For years, tourists, entrepreneurs and young adventurers have been drawn to New York City — and, more recently, Brooklyn — because of its fast pace.
However, ignoring the large-scale growth, and increasing hustle and bustle, there still exist small, closely-knit communities that have built their own unique identity, and, as such, within such a busy city, are becoming increasingly in demand.
One of these areas is Carroll Gardens, named for the distinctive front and back gardens adorning the area’s brownstones by longtime resident and neighborhood booster Buddy Scotto, whose numerous claims to fame include helping to found the Carroll Gardens Association and his efforts on behalf of the Gowanus Canal.
Another resident with deep neighborhood roots is CPEX Real Estate Senior Managing Director Robert Walsh, who served as former Mayor Michael Bloomberg’s commissioner of the Department of Small Business Services from January 2002 to December 2013, and has had ties to Carroll Gardens since his family moved into the area in the late 1800s. Consequently, upon beginning his work with the former mayor, Walsh moved with his family back to Carroll Gardens from Charlotte, North Carolina, and now resides in one of the area’s brownstones.
“There’s something about brownstone Brooklyn, and sitting on your stoop on a hot day and watching the world go by,” said Walsh. “I’m not schooled in urban psychology, but it has an impact on the way neighbors and people end up interacting with each other. You get to know your neighbors, and you know the people who live above you — that’s a pretty powerful force for a community, and it can’t be underestimated.”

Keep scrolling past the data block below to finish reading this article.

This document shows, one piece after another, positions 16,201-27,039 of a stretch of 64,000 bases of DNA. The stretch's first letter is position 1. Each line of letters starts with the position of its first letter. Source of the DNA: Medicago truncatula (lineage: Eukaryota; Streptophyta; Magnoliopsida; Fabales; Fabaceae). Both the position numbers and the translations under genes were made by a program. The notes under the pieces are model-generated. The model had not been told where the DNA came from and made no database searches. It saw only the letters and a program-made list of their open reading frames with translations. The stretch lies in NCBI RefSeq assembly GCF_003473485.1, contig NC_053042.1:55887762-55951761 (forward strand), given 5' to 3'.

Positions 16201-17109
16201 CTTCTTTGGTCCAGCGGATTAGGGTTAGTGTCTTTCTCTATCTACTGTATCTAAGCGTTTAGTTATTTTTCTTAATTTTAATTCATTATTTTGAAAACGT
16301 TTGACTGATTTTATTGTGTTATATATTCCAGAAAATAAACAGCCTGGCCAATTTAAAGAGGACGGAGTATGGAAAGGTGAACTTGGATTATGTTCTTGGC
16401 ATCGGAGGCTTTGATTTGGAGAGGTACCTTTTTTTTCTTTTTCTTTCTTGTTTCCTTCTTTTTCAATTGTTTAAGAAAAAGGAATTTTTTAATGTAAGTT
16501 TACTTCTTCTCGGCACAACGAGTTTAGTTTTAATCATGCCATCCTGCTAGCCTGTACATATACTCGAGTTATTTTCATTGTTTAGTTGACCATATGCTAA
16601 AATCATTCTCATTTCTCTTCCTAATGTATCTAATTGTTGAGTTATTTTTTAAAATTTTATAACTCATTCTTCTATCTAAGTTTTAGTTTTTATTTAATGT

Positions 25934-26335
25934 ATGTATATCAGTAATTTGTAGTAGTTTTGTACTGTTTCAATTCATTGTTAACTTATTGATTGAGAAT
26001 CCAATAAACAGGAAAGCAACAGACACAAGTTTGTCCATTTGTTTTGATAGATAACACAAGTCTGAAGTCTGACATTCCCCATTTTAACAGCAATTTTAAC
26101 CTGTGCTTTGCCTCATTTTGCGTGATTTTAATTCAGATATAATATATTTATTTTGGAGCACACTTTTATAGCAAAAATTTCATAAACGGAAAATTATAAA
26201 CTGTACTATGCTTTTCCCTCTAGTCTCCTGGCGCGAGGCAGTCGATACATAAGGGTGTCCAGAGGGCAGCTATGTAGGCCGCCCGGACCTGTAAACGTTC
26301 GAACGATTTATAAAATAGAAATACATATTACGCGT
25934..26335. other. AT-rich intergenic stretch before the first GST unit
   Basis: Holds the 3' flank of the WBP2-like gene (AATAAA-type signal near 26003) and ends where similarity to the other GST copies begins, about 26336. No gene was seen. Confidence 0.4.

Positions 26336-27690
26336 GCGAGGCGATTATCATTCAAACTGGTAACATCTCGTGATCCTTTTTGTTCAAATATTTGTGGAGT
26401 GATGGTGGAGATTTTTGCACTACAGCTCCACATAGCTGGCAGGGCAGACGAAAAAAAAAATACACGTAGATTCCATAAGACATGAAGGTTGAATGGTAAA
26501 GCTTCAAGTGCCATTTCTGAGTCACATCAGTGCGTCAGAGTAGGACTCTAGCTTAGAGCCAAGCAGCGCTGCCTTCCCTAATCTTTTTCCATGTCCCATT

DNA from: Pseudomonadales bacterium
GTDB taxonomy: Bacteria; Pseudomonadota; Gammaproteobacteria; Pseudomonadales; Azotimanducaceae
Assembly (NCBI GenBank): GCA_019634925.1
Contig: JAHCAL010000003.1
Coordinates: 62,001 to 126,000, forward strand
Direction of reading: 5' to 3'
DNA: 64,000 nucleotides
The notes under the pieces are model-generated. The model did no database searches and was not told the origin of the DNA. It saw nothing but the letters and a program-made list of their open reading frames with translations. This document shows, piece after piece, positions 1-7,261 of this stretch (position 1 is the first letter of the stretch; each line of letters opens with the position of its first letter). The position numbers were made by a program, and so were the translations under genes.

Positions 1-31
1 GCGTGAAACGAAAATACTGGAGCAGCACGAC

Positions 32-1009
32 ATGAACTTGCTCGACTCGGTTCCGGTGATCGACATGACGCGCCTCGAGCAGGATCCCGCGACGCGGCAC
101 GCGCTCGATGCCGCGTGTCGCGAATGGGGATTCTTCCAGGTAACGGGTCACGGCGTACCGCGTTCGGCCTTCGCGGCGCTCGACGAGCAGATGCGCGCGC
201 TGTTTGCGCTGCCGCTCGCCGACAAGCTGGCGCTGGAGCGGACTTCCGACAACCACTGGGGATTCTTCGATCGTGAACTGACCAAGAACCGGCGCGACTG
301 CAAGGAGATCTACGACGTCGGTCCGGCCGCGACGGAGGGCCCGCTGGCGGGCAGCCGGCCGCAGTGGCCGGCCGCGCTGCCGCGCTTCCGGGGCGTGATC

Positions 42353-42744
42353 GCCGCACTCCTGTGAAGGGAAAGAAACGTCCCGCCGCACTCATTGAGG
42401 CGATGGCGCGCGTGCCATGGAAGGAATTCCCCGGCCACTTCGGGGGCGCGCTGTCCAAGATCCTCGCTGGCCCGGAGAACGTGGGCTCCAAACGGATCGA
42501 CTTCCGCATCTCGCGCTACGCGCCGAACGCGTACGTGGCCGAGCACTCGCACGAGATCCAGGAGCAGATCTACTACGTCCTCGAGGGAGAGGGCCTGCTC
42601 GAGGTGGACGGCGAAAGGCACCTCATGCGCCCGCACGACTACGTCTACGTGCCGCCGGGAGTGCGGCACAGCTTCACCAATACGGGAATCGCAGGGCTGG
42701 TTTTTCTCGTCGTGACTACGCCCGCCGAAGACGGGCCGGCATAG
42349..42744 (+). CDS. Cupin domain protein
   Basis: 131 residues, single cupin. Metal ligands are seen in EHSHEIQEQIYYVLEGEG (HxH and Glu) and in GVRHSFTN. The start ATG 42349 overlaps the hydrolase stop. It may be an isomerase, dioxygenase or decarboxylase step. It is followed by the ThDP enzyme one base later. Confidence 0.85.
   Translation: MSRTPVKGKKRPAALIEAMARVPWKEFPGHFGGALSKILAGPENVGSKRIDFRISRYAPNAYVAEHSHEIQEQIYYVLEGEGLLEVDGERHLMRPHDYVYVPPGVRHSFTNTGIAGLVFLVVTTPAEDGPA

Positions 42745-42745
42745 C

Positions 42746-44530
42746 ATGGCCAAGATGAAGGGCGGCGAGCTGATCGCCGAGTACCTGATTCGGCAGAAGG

Within the last decade, prices within Carroll Gardens have experienced the same upwards rush as many other Brooklyn neighborhoods, with prices easily reaching seven digits. But, for many buyers, brownstone living in this particular neighborhood seems to be worth the high price.
“In a lot of neighborhoods where there are a lot of high rises, you don’t get to know your neighbors as much,” said Walsh. “In fact, sometimes you don’t even know your neighbor down the hallway. We just came out of the winter months, and if you had a big storm, you’re helping each other out, you’re shoveling out — you’re looking out for each other.”
Nonetheless, said Scotto, one of the impacts of the neighborhood’s soaring popularity has been the displacement of some longtime residents, as well as mainstay businesses that have been in the community for years.
“The people who have lived here, can’t afford to live here anymore,” he stressed.
The F and G trains are the main train lines for the neighborhood, with the F serving as a major artery for travel through Brooklyn, Manhattan and Queens, though traveling uptown in Manhattan or towards the Upper West Side will require a train transfer, bus or cab.
Aside from community connections, Carroll Gardens also offers highly in-demand elementary schools such as P.S. 58 Carroll School, 330 Smith Street, which currently offers a French immersion program beginning in kindergarten, where French and English speakers learn the language they are unfamiliar with.